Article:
But this isn’t about that. Silent Hill is an allegory of mental illness. It’s a series of psychological horror games that centers around universal psychological and emotional vulnerabilities and fears that reveal the darkest parts of the human psyche that most people may repress or deny. It represents purgatory.
Essentially the basic principles are that there is a town (presumably in Washington or Oregon) that used to be a normal quiet town tourist destination until a demon emerged and took it over and she basically controls the entire town with her nightmares….
…It’s a long long story. Follow me for a bit. Essentially, anyone who stumbles upon this town gets a fun greeting sign:
Anyways…when you stumble upon this town, you are faced with your personal nightmare. The town is different for every person who is unlucky enough to venture into it. The monsters and demons that haunt the town represent the evils within your soul and every once in a while the Other World rears it’s ugly head:
It’s essentially Hell.
Silent Hill 2 is the best of the series (you’re wrong if you disagree with me! No I don’t care to hear your opinion) and it explains my analogy the best. It’s about a man named James Sutherland who receives a letter from his wife Mary who died of an illness three years ago. He follows her letter to Silent Hill where he faces a plethora of human-like demons that represent parts of his evil nature. One in particular, who has become an icon for the games is the Executioner aka Pyramid Head:
He represents James’s wish to be punished for Mary’s death. James believes he deserves to die at the hands of this demon. Pyramid Head is a voiceless, faceless demon that follows James throughout the town and tries to kill him. He is the main antagonist in the game and will stop at nothing until he has destroyed James. He is Bipolar.
Ahhhhh…is it starting to click? I’ve been playing these games since before my diagnosis but not until recently have I been able to realize how much it applies to me. This town of Silent Hill is lonely, scary, and dangerous. There is an overwhelming sense of grief and loss. Only until you fight back against the demons in your head will you ever truly find peace. Unfortunately, you never really leave Silent Hill. Once you’ve been there, it can and will call you back. When you do, there will be new demons to fight and new challenges to face. You can never truly escape your own darkness. You can never truly escape Bipolar.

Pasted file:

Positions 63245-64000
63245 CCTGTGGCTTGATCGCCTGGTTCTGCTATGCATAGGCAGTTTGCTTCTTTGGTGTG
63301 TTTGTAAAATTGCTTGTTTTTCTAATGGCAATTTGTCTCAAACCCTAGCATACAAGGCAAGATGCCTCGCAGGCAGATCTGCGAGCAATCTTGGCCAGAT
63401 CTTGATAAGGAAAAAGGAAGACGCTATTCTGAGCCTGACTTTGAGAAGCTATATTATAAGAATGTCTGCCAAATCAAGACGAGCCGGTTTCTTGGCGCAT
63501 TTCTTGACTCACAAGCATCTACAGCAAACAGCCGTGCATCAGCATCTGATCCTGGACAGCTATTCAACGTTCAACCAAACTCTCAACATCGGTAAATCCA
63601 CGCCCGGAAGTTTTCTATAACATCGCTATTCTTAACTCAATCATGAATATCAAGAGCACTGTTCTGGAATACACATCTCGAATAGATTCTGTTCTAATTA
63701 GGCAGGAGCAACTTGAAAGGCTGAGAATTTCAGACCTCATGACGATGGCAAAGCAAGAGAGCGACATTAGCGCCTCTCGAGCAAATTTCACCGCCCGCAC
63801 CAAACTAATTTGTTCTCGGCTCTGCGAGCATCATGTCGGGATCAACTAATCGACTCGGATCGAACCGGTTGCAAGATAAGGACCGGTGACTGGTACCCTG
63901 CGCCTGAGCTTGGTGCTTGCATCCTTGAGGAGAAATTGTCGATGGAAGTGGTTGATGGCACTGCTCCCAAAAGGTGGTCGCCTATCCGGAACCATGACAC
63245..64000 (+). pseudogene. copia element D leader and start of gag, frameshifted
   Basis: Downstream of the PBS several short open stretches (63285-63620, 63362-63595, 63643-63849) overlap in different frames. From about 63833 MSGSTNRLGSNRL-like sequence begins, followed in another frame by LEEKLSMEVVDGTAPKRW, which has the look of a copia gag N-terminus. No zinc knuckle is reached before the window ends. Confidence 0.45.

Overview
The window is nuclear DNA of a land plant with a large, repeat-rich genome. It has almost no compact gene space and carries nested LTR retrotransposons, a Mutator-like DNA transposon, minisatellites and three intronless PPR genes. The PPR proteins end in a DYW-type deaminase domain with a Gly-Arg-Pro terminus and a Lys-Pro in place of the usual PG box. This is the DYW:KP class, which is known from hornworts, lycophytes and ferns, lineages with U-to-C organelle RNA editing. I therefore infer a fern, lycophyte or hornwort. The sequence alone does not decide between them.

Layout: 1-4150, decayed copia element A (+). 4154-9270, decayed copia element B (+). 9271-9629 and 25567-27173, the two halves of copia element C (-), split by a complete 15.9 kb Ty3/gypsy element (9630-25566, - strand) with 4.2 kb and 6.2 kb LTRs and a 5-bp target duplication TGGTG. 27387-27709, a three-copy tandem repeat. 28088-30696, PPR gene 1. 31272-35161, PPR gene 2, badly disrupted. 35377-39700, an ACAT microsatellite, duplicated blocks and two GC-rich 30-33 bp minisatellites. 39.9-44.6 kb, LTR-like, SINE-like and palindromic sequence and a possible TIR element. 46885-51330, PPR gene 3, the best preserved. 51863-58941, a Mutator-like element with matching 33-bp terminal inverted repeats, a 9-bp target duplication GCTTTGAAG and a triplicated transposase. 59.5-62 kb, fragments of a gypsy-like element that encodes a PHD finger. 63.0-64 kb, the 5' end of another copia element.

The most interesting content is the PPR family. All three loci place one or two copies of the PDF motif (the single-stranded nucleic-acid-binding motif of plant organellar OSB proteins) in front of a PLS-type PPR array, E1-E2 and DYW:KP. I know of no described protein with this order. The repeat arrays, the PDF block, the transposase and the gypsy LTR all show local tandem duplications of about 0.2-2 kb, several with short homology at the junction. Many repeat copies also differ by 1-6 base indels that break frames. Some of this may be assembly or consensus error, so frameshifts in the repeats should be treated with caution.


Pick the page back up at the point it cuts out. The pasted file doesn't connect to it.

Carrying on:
Now some of you may ask, “Jess, you sexy sweet goddess, why don’t you just use Silent Hill as the Map you gave us to navigate your mind (Where Do I Go Now?: Mapping the World of My Mind)?”
My response would be, “Are you nuts?! That place is fucking terrifying!! I got shit to do and I need to sleep at night.”
But there is HOPE! Just because you wander through this town, alone and afraid, doesn’t mean you don’t have these moments of clarity where you realize the reasons why you feel the way you do about your past experiences. Only through self-reflection can we truly understand how to fight our internal battles:
“Greater in battle
than the man who would conquer
a thousand-thousand men,
is he who would conquer
just one — himself”— The Dhammapada
So as this fun holiday approaches, don’t be afraid to sit back and reflect on the demons you have conquered and the ones you have yet to face. Time and suffering are the creators of distortion. Don’t allow the distortion to render you terror-stricken. Stand firm and confront them.